Governor Stands Behind Unemployment Comments

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WILLIAMSPORT -- Governor Tom Corbett was recently asked about why the state's unemployment rate remains so high.

His response? Because workers are too.

On a radio program Monday, Governor Corbett was asked why the state's unemployment rate is slightly higher than the national average.

Corbett's responded that companies need workers with more training and workers who can pass a drug test.

It was only part of Governor Tom Corbett's answer as to why the state's unemployment rate is relatively high.

"There are many employers that say, 'We're looking for people, but can't find anyone who has passed a drug test." That's a serious concern," said Corbett on Radio PA.

It was that part of Corbett's answer that got the most criticism.

A front page headline in the Philadelphia Daily News read "Big Bong Theory," all because the governor was relying on what employers told him about problems they have filling open positions.

"Most people I've talked to that are out of jobs, that's not their priority. The priority is there are no jobs to go to. That's the biggest thing," said Timothy Packer of Williamsport.

At the PA Career Link office in Williamsport there were a number of people in search of a job.

The governor's comments do not sit well with some.

"I think there's a lot of people out here looking for work, just can't find it," said Herbert Brown who has been searching for work for three months.

"He's going to have a hard time next election explaining why he'd call these people druggies," added Packer.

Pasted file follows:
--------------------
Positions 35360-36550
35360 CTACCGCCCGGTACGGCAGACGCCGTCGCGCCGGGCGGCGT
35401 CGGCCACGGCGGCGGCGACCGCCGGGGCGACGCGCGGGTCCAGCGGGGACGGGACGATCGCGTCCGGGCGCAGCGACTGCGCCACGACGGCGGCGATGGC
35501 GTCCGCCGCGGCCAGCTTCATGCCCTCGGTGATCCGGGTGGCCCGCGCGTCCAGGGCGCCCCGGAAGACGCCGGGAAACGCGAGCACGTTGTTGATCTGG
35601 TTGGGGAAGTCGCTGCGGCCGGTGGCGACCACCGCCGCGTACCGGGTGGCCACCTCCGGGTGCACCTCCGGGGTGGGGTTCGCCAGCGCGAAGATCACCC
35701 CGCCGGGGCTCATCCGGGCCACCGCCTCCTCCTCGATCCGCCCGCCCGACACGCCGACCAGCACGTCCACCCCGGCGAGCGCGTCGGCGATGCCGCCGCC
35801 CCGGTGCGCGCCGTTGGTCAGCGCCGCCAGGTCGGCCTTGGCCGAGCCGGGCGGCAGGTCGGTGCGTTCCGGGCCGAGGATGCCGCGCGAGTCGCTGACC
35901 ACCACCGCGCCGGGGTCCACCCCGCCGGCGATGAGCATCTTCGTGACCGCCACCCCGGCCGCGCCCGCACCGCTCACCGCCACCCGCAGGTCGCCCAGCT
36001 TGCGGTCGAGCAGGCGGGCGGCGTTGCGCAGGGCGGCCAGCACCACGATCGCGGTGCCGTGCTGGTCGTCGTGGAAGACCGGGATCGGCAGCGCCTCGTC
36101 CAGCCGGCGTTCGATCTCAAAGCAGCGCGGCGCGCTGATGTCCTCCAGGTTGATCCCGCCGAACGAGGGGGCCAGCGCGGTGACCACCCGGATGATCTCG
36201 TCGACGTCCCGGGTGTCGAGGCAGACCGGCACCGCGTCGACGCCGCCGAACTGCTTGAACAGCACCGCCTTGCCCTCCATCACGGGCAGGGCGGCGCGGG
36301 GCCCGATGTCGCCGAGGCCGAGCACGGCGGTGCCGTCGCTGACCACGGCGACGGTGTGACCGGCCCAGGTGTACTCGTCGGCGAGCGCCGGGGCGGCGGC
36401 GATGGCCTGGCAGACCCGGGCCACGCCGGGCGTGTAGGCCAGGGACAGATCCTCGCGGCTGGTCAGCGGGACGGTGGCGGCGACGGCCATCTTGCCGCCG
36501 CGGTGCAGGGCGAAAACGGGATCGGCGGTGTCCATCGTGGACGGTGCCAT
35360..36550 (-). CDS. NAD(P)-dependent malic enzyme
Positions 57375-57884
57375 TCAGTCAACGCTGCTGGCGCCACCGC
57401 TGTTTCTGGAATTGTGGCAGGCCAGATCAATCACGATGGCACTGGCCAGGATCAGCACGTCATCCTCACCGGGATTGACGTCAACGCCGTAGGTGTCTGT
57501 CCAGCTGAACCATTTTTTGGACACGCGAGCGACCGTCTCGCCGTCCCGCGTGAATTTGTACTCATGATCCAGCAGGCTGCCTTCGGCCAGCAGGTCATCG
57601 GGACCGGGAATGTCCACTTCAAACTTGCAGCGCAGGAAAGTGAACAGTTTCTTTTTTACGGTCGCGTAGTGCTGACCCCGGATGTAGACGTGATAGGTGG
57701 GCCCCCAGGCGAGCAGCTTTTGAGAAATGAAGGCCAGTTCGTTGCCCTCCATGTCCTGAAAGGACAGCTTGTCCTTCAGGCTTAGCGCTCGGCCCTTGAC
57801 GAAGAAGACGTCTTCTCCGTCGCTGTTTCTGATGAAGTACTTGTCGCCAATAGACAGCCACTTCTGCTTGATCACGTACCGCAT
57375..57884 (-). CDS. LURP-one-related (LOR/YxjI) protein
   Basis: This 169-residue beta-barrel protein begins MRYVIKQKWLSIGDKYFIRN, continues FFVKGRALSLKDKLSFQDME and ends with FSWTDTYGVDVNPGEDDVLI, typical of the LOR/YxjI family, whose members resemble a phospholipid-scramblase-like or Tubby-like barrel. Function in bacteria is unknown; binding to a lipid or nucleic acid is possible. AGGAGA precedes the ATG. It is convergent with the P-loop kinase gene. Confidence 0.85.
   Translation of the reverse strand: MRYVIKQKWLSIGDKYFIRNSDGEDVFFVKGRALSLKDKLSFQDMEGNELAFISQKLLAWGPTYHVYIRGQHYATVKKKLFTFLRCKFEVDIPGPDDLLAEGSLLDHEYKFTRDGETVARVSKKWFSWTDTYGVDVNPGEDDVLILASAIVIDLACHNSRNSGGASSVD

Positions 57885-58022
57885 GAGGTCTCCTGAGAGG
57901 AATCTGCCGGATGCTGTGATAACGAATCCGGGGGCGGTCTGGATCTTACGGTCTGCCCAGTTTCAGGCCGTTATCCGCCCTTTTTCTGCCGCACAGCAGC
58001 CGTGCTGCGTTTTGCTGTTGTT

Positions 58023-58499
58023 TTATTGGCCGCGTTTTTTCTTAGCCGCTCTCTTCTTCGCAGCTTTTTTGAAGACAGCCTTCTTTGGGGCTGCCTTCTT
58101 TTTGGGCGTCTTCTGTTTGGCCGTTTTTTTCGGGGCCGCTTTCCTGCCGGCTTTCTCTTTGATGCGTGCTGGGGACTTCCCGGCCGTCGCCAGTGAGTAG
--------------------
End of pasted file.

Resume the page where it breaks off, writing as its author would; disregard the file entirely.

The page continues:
Nowadays there are quite a few companies affiliated with the natural gas industry that require drug testing before they hire people for employment. But whether or not there's a significant number of people who apply and fail the test or choose not to take it, people who administer those tests said it's a small, small percentage.

"It's typically about 10% that would test positive," said Sherry Bender of Affiniton, LLC.

Affiniton in Williamsport carries out drug tests for potential employees, and the folks there believe there are other reasons, not drug test results, that disqualify workers.

But as soon as Corbett's comments were questioned, the PA Chamber of Commerce came to his side.

"We frequently hear from member companies that this is absolutely a problem for them. It is especially an issue for industries that have a zero tolerance policy on drug and alcohol use," said Gene Barr, PA Chamber President.

A governor's office spokesperson said the comment is being taken out of context and is being used for political benefit.

Still, no one the governor's office referred us to was able to back up his statements with any facts or figures, only what they called "anecdotes" from industry types.